It’s almost that time of year again for hundreds of lakecity musicians to take to the stage and perform in the annual Cariboo Festival.
For the entire month of April music and performance arts of all kinds will be showcased, judged and shared with the entire community. All of this is thanks to the hard work of the Cariboo Festival Society and their new president Juliana Lam.
Lam took up the mantle late last year and is herself a pianist in the Cariboo Gold Band who works as an optometrist at FYidoctors. She said that this year the lakecity can expect another great year with a talented team of adjudicators from across B.C.
“The committee has been very supportive of my new role,” Lam said. “I’ve just been learning how everything comes together from putting together the syllabus then registration to making the schedule. Our co-ordinators in each discipline do all the hard work for their category.”
This year there are 255 entries made up of 579 individual artists to the festival’s four categories: vocal/choral, speech arts, piano and instrumental/band. All of these performances culminate in the Honours Concert held April 27 at 7 p.m. at the Cariboo Bethel Church.
Lam hopes that all 579 participants get to reap all the rewards for their hard work. Preparing for a festival like this, she said, takes countless hours in preparation in the months prior to the event.
The Cariboo Festival, Lam said, helps foster a love and appreciation for all music can offer people in the Williams Lake community. Mixing adults and youth from across the community together in this way is also a great way to build relationships, in her opinion.
“Music is a universal language,” Lam said. “It’s a wonderful way to communicate and build relationships.”
For herself, music is her happy place and provides an outlet for her emotions. No matter what may be going on in her life, she can sit down for hours on end and simply play.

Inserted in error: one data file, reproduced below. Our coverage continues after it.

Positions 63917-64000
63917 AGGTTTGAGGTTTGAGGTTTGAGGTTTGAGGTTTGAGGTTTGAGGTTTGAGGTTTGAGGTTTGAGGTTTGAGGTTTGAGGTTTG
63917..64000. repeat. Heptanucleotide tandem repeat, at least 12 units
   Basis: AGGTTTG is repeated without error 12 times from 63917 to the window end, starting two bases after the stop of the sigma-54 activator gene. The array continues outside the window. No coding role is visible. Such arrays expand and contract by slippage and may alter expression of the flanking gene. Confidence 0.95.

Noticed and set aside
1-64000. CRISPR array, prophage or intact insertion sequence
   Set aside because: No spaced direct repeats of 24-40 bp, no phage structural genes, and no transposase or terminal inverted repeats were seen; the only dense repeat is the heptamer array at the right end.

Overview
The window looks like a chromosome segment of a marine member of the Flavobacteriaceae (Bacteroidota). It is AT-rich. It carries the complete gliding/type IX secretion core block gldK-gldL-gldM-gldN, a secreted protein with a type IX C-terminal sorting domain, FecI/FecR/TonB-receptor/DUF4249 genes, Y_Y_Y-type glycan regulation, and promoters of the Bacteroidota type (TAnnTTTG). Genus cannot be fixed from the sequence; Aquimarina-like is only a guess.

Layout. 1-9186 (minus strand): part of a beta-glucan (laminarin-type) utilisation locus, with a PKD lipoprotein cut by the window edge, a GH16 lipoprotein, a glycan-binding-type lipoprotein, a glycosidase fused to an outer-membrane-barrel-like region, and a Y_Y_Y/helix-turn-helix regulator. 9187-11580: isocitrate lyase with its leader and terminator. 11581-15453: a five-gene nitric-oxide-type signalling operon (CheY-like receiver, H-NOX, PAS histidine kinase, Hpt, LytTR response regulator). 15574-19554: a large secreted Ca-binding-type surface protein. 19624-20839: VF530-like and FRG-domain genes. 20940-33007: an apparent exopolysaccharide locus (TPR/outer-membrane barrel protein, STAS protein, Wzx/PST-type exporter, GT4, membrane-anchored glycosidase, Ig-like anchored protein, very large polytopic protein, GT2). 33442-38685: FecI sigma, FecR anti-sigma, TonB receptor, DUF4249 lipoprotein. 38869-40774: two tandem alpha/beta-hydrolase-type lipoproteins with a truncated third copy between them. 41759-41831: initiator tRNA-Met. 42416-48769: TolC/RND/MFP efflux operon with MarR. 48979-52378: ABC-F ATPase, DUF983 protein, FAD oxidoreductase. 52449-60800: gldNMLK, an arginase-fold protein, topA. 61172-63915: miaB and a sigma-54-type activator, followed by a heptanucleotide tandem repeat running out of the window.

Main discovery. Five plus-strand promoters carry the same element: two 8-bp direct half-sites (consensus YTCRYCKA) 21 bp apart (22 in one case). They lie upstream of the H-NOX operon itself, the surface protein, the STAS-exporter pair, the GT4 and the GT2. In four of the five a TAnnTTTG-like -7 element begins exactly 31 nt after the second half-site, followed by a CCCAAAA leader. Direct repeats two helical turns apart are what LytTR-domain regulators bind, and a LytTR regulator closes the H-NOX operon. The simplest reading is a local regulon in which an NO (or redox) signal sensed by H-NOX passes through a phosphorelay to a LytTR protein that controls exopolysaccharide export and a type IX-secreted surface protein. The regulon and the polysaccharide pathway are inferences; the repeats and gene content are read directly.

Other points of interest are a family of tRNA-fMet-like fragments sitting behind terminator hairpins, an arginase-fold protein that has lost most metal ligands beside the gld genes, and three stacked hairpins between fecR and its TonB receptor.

She invites the entire community out to the festival to experience the wide range of music they have on offer. Lam said it can be as a musician looking to take part next year, an organizer interested in joining the society or as a simple spectator, all are welcome.
Lam would also like to extend a special thank you to longtime Cariboo Festival Society members Betty Dryden and Sheila Wyse, who are stepping down after this year’s festival, for all their hard work.
The adjudicators for this year’s festival are as follows:
Speech Arts: Caroljoy Green
Caroljoy Green has been teaching speech arts and drama classes for many years to students from pre-schoolers to teens and even senior citizens. She feels passionate about helping speech arts students be empowered to “shine!” She is the high school drama teacher at Cedars Christian School, in Prince George, BC and also teaches speech arts and drama in a local school for grades 5-7. She teaches RCM Technical Theory Level 2 to a group of nine high school students, and a separate class of three adults.
Each year she helps several elementary classrooms prepare choral speaking pieces for the Prince George Speech Arts & Drama Festival. She serves as a sought-after substitute teacher for grades K – 12, including music. She earned a Bachelor of Arts in Philosophy, with distinction, from Wheaton College, Wheaton, IL and has completed her RCM Grade 8 exam, with honours.
She is currently preparing her Grade 10 RCM exam. She has two grown children who both speak well, thanks in part to the speech arts training they received from Deborah McGladdery. In her free time, she enjoys green tea lattes, writing songs, and hanging out with her cuddly dog Sierra.
Piano: Maureen Hollins